Character Areas Tour
Outside the garden, to the east of the northern portion of Lamport Fields and located on the highest point of the Cavalry Drill Park, stands the Bourbon Tower, built in 1741 as the Keeper's Lodge. At the time it was built, both the Tower and its immediate surroundings looked somewhat different than they do in the photograph below. Instead of its present octagonal turret, the Tower was topped by a conical roof, rising at nearly a 45-degree angle; and it stood on a level plot of ground -- the dry moat and redoubt that now surround it were not yet created.
The building was called the Keeper's Lodge because it was built to house a game-keeper. Bevington in his Templa Quam Dilecta Series notes that the Tower's location allowed extensive views over the Old Deer Park, which surrounded the garden to the north and east, and which was susceptible to poaching.
Bevington suggests that the design of the Tower is unusual in terms of contemporary architecture and that it reflects both a classical Roman influence in the regularity of its features and a medieval British influence in its splayed ground floor. He also points out that the Tower was built at about the same time and of the same ironstone as the Gothic Temple nearby to the southwest, just inside what was then the eastern boundary of the garden, but that the overall design as well as the architectural details of the Tower indicate that James Gibbs, who designed the Gothic Temple, did not design this contemporary structure. Instead, Bevington suggests that "a sketch by Gibbs or Lord Cobham could have been interpreted by a skilled mason or even 'Capability' Brown, the likely author of Lord Cobham's Pillar and the Queen's Temple: although he had arrived at Stowe in only March 1741, to copy a fine building for a lodge in the Park would have been a safe beginning for his career as an architect."
The Keeper's Lodge became the Bourbon Tower early in 1808, when Louis XVIII, titular King of France, visited Stowe for several days with a large retinue. The Marquess of Buckingham had been instrumental in making the king comfortable in exile first by renting him Gosfield Hall in Essex and later by providing financial help for him to rent Hartwell Hall near Aylesbury. According to Bevington, "it was at Hartwell that Louis XVIII signed the constitutional Document of Accession and from which he returned in 1814 to France after the fall of Napoleon. . . . It is said partly to have been at his request that the second Marquess of Buckingham was raised to the Dukedom in 1822." The highlight of the royal visit to Stowe in 1808 was a ceremony in which the king and the other male members of the French royal family planted clumps of oak trees around the Tower. The Seeley Guidebook of 1817 provides the following translation of a Latin inscription commemorating the event:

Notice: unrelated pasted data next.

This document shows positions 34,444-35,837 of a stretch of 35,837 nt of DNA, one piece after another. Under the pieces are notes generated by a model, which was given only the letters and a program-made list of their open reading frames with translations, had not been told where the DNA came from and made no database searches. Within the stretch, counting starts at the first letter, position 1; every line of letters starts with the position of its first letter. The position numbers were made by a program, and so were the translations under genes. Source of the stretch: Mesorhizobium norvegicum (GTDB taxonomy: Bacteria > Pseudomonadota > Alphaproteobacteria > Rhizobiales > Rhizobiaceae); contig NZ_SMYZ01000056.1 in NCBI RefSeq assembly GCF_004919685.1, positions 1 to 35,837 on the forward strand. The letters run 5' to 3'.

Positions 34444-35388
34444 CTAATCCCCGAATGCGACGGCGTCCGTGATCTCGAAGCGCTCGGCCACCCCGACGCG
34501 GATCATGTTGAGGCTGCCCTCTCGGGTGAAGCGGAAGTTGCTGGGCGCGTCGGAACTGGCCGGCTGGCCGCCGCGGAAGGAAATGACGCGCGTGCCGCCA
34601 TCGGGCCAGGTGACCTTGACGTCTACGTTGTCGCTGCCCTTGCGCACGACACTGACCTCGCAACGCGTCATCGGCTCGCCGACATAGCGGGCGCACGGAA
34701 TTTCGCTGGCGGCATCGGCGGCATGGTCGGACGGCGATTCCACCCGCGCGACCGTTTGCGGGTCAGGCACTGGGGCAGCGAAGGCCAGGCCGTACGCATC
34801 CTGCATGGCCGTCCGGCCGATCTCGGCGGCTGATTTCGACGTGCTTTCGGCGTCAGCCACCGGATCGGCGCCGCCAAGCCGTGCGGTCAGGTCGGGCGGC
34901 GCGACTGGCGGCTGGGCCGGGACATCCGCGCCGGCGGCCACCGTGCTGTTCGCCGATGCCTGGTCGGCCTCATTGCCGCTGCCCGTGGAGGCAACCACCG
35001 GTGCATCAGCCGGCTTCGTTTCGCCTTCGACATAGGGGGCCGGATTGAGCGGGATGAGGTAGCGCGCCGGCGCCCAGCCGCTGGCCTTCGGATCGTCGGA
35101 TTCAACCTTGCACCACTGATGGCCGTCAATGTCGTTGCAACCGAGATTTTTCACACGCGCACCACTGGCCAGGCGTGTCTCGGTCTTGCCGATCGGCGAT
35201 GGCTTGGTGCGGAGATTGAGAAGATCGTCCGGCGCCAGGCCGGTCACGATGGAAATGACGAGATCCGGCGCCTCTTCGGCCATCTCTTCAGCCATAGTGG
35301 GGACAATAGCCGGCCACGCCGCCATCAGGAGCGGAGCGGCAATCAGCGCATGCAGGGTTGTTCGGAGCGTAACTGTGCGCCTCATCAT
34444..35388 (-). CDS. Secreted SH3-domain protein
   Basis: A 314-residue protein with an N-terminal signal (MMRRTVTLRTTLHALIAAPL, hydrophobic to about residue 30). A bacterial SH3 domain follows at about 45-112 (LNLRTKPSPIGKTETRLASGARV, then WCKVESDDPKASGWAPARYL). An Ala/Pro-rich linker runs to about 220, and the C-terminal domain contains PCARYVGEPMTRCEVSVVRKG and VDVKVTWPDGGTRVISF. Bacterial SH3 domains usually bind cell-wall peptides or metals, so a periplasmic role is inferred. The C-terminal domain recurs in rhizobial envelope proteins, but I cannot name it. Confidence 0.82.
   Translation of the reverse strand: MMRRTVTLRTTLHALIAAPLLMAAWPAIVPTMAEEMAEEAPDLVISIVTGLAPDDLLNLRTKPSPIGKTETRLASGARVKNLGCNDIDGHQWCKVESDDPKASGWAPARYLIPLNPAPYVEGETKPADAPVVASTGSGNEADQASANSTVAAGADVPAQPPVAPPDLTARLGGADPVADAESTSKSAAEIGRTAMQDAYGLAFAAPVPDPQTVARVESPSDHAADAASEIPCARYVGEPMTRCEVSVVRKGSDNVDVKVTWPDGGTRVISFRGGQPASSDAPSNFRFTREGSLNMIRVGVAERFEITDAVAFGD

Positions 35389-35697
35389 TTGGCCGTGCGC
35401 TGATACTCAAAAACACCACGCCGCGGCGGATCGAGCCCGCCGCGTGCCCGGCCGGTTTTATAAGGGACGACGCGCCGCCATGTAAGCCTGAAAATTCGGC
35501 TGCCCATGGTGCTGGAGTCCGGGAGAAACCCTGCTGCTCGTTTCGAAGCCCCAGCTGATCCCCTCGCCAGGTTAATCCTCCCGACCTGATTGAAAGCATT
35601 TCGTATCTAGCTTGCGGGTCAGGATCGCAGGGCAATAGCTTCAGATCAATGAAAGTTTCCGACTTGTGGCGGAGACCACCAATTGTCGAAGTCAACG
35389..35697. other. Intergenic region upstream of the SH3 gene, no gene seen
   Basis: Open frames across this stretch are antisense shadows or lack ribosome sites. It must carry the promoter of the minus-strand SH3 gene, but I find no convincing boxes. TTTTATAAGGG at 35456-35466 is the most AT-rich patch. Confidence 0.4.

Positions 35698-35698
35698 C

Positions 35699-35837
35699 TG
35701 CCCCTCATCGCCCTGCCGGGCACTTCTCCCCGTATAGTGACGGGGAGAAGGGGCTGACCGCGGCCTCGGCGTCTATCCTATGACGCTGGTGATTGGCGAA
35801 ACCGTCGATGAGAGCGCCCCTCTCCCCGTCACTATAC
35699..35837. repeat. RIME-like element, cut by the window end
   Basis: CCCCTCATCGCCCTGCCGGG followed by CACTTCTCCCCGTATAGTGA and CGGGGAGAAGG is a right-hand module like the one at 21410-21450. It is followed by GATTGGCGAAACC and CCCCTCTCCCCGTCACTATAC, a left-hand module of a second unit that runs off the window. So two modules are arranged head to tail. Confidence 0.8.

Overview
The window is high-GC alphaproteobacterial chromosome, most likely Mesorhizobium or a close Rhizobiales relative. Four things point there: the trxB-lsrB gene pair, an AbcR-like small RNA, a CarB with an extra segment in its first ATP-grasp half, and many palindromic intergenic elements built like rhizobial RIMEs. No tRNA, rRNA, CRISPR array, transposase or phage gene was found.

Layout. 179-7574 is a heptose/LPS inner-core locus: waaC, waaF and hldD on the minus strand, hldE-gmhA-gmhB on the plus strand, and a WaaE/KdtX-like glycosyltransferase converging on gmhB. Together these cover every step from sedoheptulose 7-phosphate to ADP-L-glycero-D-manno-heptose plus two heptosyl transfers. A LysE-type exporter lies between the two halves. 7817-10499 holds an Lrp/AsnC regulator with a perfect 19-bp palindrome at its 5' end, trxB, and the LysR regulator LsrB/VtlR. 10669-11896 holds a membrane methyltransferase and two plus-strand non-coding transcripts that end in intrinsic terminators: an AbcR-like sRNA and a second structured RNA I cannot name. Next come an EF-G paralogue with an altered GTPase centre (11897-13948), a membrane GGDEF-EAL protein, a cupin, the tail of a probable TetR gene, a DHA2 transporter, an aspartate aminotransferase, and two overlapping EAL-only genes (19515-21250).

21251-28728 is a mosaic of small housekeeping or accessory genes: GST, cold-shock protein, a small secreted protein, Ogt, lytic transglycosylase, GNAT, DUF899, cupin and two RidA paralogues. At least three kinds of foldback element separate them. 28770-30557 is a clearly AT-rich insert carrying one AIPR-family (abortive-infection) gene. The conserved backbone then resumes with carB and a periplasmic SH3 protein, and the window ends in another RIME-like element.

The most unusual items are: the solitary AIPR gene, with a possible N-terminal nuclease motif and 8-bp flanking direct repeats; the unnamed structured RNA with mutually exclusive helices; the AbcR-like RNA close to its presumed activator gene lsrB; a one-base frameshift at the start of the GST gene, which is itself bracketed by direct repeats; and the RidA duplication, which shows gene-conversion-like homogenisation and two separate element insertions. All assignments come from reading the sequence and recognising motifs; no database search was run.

To its Honours and the Throne of its Ancestors,
May establish and secure
The tranquility of Europe,
The Blessings of a rightful Government,
And the maintenance of Social and Religious Order,
May God in his mercy grant.
To perpetuate the Recollection of the period
LOUIS XVIII, King of France and Navarre,
On the 13th of January, MDCCCVIII,
In 1843 the second Duke, who maintained an intense interest in the Buckinghamshire Yeomanry Cavalry and served as the Colonel Commandant of its Second Regiment, fortified the Bourbon Tower to bring it into its present form. The conical roof was replaced with a flat one, and the architect Edward Blore designed the octagonal turret that now stands 24 feet above the center of the roof. The turret was originally crenelated -- that is, it had battlements at the top. At this time the second Duke also removed four smaller towers that had since 1805 surrounded the larger one, and in their place dug the moat and raised the redoubt. Under the redoubt a magazine for storing gunpowder was dug, and on the west side a saluting battery was built. Bevington reports that the cannon were used not only for artillery practice by the Yeomanry but also "to salute the arrival and departure on the North Front of visitors like Queen Victoria."
At present, the Bourbon Tower is derelict, but Bevington mentions plans to convert it to a residence for the Head Gardener. The building has four floors: the ground floor, which in 1921 consisted of a kitchen and scullery, a first and second floor with two bedrooms on each, and a third floor consisting of one large room lit by skylights. A narrow spiral stone staircase provides access to each of the upper floors.